truancy of the logical faculty” from the military destiny which would have suited her best
until she finally lay “noseless under a shield in a church.” (Lady Bexborough Clarissa
hero-worships: she had opened a bazaar with the telegram in her hand telling of the death in
the war of her favourite son.) On the human condition the author (her father once a cleric
became an agnostic) is sometimes bitter – “the Gods who never lost a chance of…spoiling
human lives were seriously put out if all the same you behaved like a lady” – sometimes
touchingly simple: “It is a thousand pities never to say what one feelts”; “which perhaps was
the reward for having cared for people, that they came back in the middle of St James’s
Park.” Peter Walsh can make me laugh out loud, when he remembers “the power, as she came
across the room, to make the moon, which he detested [author italics], rise at Bourton on the
terrace in the summer sky.”

Don’t expect to meet any of this lovely language in the film. Film about musicians and
painters don’t recompose their works, why should writers suffer it? And it is a shame to ask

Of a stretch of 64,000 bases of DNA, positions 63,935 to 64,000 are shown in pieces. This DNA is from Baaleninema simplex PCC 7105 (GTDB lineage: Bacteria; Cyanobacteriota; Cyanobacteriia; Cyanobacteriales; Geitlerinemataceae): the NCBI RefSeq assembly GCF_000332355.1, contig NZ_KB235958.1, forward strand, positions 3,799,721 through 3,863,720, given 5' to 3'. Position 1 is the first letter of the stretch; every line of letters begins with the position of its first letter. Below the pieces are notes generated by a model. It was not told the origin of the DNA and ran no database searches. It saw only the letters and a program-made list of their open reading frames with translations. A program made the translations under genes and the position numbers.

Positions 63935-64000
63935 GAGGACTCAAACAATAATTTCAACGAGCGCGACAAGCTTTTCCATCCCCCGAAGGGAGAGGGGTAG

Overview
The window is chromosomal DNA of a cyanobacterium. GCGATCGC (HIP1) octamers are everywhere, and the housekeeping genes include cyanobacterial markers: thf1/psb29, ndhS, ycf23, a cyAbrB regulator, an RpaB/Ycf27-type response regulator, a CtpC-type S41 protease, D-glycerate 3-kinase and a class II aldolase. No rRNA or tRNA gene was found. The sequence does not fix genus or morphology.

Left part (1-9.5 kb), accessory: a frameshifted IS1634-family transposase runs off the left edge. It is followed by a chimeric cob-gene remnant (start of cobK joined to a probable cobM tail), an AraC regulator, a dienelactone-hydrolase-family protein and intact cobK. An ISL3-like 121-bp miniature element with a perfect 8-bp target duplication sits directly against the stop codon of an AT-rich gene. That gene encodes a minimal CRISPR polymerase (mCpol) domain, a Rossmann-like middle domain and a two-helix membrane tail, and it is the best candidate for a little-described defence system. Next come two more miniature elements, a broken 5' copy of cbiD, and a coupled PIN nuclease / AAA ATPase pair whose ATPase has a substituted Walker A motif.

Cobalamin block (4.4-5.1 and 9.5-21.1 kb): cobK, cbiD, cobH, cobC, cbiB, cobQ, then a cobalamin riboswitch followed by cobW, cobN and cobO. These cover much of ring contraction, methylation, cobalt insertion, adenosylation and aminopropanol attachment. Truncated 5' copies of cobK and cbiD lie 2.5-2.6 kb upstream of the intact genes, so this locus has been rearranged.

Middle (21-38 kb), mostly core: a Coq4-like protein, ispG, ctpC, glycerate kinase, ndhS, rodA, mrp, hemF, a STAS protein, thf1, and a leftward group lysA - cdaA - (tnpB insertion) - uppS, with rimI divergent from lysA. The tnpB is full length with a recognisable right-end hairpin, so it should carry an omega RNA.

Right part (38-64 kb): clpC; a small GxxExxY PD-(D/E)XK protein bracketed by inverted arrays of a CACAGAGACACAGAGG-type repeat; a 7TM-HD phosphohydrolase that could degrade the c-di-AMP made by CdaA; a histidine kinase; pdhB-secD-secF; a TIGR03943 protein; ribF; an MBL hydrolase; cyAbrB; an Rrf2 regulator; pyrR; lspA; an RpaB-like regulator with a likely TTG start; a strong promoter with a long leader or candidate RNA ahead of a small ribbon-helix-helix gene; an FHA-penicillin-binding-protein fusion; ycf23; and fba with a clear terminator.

fine actresses to portray characters which are so wet, so wet, so wet.
I don’t want to sound merely sexist about this. Human society tends to treat creative artists
very badly whichever sex they are. Van Gogh never sold a picture during his lifetime, Mozart
ended in a pauper’s grave. But at least after they are dead and can’t profit financially the
men sometimes get just assessment. Women creators seem to risk the opposite fate, acclaim
while they are felt to be at least wishfully available on the casting cough, but afterwards
only a warning sign which reads “Dead End”. The film says there was no party. A lie, there was
a grand party. The Prime Minister was its least distinguished guest. The two dearest friends
from Clarissa’s past both turned up unexpectedly.